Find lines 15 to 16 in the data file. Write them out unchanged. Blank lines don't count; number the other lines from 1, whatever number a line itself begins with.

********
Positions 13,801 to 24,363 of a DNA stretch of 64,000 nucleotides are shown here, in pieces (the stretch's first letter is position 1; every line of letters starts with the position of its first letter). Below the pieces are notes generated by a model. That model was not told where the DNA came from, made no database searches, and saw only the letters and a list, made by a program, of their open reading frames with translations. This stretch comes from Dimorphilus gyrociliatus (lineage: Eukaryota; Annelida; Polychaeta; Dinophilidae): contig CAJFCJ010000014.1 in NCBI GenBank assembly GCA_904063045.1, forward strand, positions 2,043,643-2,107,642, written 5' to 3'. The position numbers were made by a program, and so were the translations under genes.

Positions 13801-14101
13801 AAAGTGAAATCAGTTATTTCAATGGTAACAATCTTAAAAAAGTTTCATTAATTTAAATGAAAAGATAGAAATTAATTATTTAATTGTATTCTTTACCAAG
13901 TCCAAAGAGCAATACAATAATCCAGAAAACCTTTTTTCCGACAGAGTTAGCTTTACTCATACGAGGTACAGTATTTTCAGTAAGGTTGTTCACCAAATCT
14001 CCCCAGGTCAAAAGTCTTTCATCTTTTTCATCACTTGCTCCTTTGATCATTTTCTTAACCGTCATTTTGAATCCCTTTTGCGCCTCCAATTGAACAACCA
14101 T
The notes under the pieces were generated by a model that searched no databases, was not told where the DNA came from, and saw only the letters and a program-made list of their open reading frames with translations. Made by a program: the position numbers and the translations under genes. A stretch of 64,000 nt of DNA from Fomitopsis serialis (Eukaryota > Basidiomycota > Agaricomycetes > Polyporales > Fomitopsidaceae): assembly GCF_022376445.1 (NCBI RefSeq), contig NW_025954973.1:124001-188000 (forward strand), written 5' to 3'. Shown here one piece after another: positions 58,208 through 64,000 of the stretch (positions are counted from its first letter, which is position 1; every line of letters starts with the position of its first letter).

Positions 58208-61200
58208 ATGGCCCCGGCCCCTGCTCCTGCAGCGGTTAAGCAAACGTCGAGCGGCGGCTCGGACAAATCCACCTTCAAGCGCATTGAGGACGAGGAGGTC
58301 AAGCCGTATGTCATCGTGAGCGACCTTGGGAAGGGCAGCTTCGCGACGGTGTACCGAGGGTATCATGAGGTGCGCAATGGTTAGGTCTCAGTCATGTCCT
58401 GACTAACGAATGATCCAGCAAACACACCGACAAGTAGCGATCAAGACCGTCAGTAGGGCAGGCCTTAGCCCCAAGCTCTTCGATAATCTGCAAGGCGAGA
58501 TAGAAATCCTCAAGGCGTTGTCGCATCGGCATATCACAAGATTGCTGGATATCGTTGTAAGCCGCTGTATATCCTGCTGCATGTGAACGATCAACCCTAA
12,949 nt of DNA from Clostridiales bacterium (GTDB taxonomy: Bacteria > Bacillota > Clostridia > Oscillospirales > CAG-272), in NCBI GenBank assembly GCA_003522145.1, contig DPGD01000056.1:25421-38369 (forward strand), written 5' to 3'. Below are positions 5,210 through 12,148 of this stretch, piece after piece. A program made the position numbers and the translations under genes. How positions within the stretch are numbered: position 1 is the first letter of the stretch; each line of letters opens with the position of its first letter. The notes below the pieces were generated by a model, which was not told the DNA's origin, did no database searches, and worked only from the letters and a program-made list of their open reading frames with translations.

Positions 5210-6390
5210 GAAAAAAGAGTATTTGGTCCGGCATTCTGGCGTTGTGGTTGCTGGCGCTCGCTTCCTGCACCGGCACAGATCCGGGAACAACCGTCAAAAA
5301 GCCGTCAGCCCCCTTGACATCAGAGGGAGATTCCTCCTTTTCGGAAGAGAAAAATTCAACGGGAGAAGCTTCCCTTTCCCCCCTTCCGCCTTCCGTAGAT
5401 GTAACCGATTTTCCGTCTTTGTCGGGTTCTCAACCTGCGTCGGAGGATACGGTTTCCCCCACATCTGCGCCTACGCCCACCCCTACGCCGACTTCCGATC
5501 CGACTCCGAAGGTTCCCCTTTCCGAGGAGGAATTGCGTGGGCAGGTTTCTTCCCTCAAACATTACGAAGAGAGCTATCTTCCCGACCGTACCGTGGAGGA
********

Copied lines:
5210 GAAAAAAGAGTATTTGGTCCGGCATTCTGGCGTTGTGGTTGCTGGCGCTCGCTTCCTGCACCGGCACAGATCCGGGAACAACCGTCAAAAA
5301 GCCGTCAGCCCCCTTGACATCAGAGGGAGATTCCTCCTTTTCGGAAGAGAAAAATTCAACGGGAGAAGCTTCCCTTTCCCCCCTTCCGCCTTCCGTAGAT